Cool Off!

On Facebook this morning, reference was made to an article commenting on a movie about a young Christian who confronts his atheist professor. The part that struck me was that the argument between the student and professor, it seems, was one over evolution vs. creationism. I am getting really tired of this putting people in boxes by drawing from one belief that they hold different from one’s own. The acceptance of the theory of evolution does not make one an atheist. The belief that there is no God is what makes one an atheist. The difference between evolution and creationism is about how God is engaged in the world, not about whether there is a God to be engaged. (I will say more about atheism at another time.)

This tendency to look at a part of a person and assume one knows the whole is old. I remember the little parable about the mice who thought they understood what an elephant was but each was looking at only one part and assumed the part it was looking at was the whole elephant. That is what is happening here. The above is about a specific scientific theory, but I get equally irritated about those who judge people because of their political views. A political liberal simply cannot be a Christian, right? Different political views reflect different beliefs about how a government should function, not about whether one believes in God or what religious path one follows. A sincere Christian can believe that the government should be actively engaged in administering assistance to its citizens. Another sincere Christian can believe that the government should have as little engagement as possible in the affairs of its citizens.

The problem with this judgmental stance is that it causes people to go on the defensive, to stop listening to one another, to get angry and controlling, to cluster with others who believe the way they believe against those who believe differently, to name those who have different beliefs “enemies”…and you know where that leads.

Enough! Everybody go to your corners and cool off!

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3 Responses to Cool Off!

  1. Marie Zapf-Taylor says:

    Received this story once. Thought it was worth sharing.

    God Vs Science – A true story by one of our most brilliant scientists.

    ‘Let me explain the problem science has with religion.’ The
    professor of philosophy pauses before his class and then asks one of his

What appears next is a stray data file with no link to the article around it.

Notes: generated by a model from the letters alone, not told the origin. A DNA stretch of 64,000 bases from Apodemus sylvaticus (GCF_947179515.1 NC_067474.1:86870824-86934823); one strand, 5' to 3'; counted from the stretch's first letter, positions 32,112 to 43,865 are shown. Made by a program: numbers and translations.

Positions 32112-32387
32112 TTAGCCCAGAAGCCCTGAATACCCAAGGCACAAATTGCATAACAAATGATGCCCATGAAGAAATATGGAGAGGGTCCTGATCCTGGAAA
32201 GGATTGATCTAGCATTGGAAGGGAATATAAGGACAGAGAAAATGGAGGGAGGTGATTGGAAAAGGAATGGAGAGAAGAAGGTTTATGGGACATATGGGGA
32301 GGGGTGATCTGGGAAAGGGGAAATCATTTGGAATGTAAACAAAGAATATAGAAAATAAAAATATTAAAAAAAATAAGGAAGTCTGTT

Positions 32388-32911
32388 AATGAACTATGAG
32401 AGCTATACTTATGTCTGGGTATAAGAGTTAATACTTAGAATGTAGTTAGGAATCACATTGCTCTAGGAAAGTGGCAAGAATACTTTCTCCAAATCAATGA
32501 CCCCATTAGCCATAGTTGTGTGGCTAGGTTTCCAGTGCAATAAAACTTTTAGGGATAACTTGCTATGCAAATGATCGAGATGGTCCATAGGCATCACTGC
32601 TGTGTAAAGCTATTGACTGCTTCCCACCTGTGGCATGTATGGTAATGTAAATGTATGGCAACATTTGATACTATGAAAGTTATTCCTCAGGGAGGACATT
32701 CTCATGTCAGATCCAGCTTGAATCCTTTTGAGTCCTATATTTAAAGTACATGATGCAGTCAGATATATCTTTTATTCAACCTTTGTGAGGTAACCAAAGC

new students to stand.

    ‘You’re a Christian, aren’t you, son?’

    ‘Yes sir,’ the student says..

    ‘So you believe in God?’

    ‘Absolutely.’

    ‘Is God good?’

    ‘Sure! God’s good.’

    ‘Is God all-powerful? Can God do anything?’

    ‘Yes’

    ‘Are you good or evil?’

    ‘The Bible says I’m evil.’

    The professor grins knowingly. ‘Aha! The Bible!’ He considers
    for a moment.

    ‘Here’s one for you.. Let’s say there’s a sick person over here
    and you can cure him. You can do it. Would you help him? Would you try?’

    ‘Yes sir, I would.’

    ‘So you’re good…!’

    ‘I wouldn’t say that.’

    ‘But why not say that? You’d help a sick and maimed person if
    you could. Most of us would if we could. But God doesn’t.’

    The student does not answer, so the professor continues.. ‘He
    doesn’t, does he? My brother was a Christian who died of cancer, even
    though he prayed to Jesus to heal him. How is this Jesus good? Hmmm?
    Can you answer that one?’

    The student remains silent.

    ‘No, you can’t, can you?’ the professor says. He takes a sip of
    water from a glass on his desk to give the student time to relax.

    ‘Let’s start again, young fella. Is God good?’

    ‘Er..yes,’ the student says.

    ‘Is Satan good?’

    The student doesn’t hesitate on this one.. ‘No.’

    ‘Then where does Satan come from?’

    The student falters. ‘From God’

    ‘That’s right. God made Satan, didn’t he? Tell me, son. ! Is
    there evil in this world?’

    ‘Yes, sir.’

    ‘Evil’s everywhere, isn’t it? And God did make everything,
    correct?’

    ‘Yes’

    ‘So who created evil?’ The professor continued, ‘If God created
    everything, then God created evil, since evil exists, and according to
    the principle that our works define who we are, then God is evil.’

    Again, the student has no answer. ‘Is there sickness?
    Immorality? Hatred? Ugliness? All these terrible things, do they
    exist in this world?’

    The student squirms on his feet. ‘Yes.’

    ‘So who created them?’

    The student does not answer again, so the professor repeats his

    question.

    ‘Who created them?’ There is still no answer. Suddenly the
    lecturer breaks away to pace in front of the classroom. The class is
    mesmerized.

    ‘Tell me,’he continues onto another student. ‘Do you believe in
    Jesus Christ, son?’

    The student’s voice betrays him and cracks. ‘Yes, professor, I
    do.’

    The old man stops pacing. ‘Science says you have five senses you
    use to identify and observe the world around you. Have you ever seen
    Jesus?’

    ‘No sir. I’ve never seen Him.’

    ‘Then tell us if you’ve ever heard your Jesus?’

    ‘No, sir, I have not.’

    ‘Have you ever felt your Jesus, tasted your Jesus or smelt your
    Jesus?

    Have you ever had any sensory perception of Jesus Christ, or God
    for that matter?’

    ‘No, sir, I’m afraid I haven’t.’

    ‘Yet you still believe in him?’

    ‘Yes’

    ‘According to the rules of empirical, testable, demonstrable
    protocol, science says your God doesn’t exist. What do you say to that,
    son?’

    ‘Nothing,’ the student replies. ‘I only have my faith.’

    ‘Yes, faith,’ the professor repeats. ‘And that is the problem
    science has with God. There is no evidence, only faith.’

    The student stands quietly for a moment, before asking a
    question of his own. ‘Professor, is there such thing as heat?’
    >
    ‘Yes.

    ‘And is there such a thing as cold?’